the organ of church of Our Lady of Finisterræ in Brussels
built by Hippolyte Loret, 1849/1856
restored by manufacture d'orgues Thomas, 2000
The first contract for this organ was signed in 1848 by the Brussels organ builder Hippolyte Loret and the instrument was played fort he first time "on the first Saturday of February of 1849". It is very likely that the placement oft he pedal stops, and some changes in the specification took place in the following years: an inaugural concert took place on February 4, 1856.
In 2950, Delmotte of Tournai electrifies the key as well as the register action, installs a new independent console, enlarges the compass of the pedal-board and introduces a new electro-pneumatic windchest for seven stops on the Positif. The disposition of the instrument is remodelled: many new stops are introduced and some Loret registers move from one keyboard to another. Such was the state of the organ when the Brussels firemen inundated it while extinguishing the fire on the tower on October 27, 1970.
During the last decade of the twentieth century, the Finisterræ church underwent a complete architectural restoration and it was finally time for the organ to go through its long-awaited and well-deserved rehabilitation. In 1996 CGER-Banque and CGER-Assurances decided to lead and finance the project. On April 24, 1998, the CGER board of directors signed the contract with the Manufacture d'orgues Thomas of Ster-Francorchamps.
The leading principle of this restoration has been to give back its original physiognomy to the instrument. This involved the elimination of all the parts added to the organ after Loret, since they were not compatible with its proper function and its original sound aesthetic. As for the missing parts, models were found in the organ of the abbey of Averbode, finished in 1859, and which Loret considered his masterpiece.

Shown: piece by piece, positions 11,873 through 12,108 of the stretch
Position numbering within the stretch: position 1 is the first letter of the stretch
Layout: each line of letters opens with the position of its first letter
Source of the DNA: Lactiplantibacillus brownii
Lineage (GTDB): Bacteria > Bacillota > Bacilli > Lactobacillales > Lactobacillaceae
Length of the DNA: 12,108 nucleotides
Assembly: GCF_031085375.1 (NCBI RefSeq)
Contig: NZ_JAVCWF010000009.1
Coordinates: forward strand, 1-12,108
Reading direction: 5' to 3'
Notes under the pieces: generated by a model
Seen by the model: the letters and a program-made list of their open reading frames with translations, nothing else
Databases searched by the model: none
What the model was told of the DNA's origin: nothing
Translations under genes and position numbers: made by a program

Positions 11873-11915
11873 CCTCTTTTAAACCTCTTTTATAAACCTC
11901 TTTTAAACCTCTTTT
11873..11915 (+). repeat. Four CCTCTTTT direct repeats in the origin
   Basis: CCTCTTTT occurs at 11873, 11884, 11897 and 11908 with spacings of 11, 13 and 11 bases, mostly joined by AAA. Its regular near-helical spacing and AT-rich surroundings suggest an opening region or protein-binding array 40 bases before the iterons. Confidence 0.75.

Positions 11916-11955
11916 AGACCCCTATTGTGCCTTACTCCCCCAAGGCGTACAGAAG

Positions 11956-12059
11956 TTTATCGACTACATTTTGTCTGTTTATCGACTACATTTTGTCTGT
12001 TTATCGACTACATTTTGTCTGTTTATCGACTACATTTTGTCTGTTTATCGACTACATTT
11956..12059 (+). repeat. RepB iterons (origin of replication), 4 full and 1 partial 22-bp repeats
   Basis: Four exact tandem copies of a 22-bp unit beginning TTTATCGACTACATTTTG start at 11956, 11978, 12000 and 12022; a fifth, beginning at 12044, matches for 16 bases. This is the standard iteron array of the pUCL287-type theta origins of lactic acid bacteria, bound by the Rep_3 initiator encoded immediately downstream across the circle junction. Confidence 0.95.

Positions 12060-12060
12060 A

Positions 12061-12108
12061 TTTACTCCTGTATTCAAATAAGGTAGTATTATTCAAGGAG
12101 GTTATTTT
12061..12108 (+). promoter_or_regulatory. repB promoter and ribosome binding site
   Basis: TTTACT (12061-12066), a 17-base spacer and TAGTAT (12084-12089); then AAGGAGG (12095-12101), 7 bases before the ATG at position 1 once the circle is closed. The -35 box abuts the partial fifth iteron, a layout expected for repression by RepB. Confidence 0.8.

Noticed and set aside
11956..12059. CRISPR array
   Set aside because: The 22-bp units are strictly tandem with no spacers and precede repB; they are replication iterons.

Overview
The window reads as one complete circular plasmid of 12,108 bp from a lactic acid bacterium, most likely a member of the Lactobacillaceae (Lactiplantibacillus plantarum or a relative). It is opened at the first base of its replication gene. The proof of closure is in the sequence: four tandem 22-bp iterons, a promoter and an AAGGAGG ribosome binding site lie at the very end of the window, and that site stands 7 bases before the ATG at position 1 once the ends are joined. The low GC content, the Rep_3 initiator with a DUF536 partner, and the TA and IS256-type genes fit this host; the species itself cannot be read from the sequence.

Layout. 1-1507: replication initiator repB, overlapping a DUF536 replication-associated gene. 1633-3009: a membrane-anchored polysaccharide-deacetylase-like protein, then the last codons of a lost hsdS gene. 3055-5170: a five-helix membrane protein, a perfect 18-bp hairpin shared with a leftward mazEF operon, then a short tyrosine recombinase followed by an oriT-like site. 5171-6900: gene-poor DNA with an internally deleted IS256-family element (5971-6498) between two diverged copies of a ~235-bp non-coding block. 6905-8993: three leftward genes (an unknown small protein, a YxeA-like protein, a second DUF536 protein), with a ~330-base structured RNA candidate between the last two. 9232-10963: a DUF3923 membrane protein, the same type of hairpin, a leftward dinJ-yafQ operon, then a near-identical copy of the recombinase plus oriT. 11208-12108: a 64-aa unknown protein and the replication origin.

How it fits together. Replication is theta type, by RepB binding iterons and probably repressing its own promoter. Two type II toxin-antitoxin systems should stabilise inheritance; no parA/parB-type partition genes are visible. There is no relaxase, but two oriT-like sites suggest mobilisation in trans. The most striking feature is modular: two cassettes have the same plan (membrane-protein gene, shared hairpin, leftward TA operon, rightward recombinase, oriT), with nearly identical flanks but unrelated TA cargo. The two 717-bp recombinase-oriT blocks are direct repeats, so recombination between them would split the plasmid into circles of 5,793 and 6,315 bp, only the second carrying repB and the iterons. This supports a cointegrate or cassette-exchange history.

Thanks to this restoration, Brussels recovered a remarkable instrument, which stands as a unique testimony to the transitional period between early and romantic organ-building. In this instrument, Hippolyte Loret demonstrates his capacities as innovator in many aspects: Grand-orgue windchest with double pallet box, allowing a system of Pédales de combinaisons very similar to Cavailé-Coll's invention, the presence of new kinds of registers, of free reed stops, and of the first swell-box ever in the capital.
Besides its particular, original and refined sonorities, this instrument, like all organs of quality, shall have the merit of stimulating curious organists to expand their repertoire as well as to reconsider their way of playing.
Since its inauguration on May 26, 2000, in the presence of the Belgian Queen and King, the organ has been a precious addition to the Brussels organ scene: the "Lundis d'orgue", noon concerts organized since then by Momoyo Kokubu and Xavier Deprez, are enjoyed both by the organ-lovers of the capital, and the pedestrians shopping in the Rue Neuve, the most active commercial street of Brussels.
Church of Our Lady of Finisterræ
Hippolyte Loret, 1849/1856
Flûte traversière 8
Plein jeu V
Cornet bas III
Cornet haut V
Trompette basse 8
Trompette haute 8
Viole de Gambe 8
Flûte pyramidale 4
III. Positif expressif
Flûte harmonique 8
Voix céleste 8
Violon bas 8
Octave basse 4
Pédales de combinaisons (from left to right):
Trémolo Positif, Tirasse Grand-orgue, Tirasse clavier de Bombarde, Appel Trompette basse 8, Appel Trompette haute 8, Appel anches du clavier de Bombarde, Appel Clairon 4, Accouplement du clavier de Bombarde au Grand-orgue, Accouplement du Positif au Grans-orgue, Expression.
aA1 = 435 Hz
at the 1856 Hippolyte-Loret-Organ in Notre-Dame du Finistère Brussels.
Alphonse Mailly (1833–1918): Allegro con brio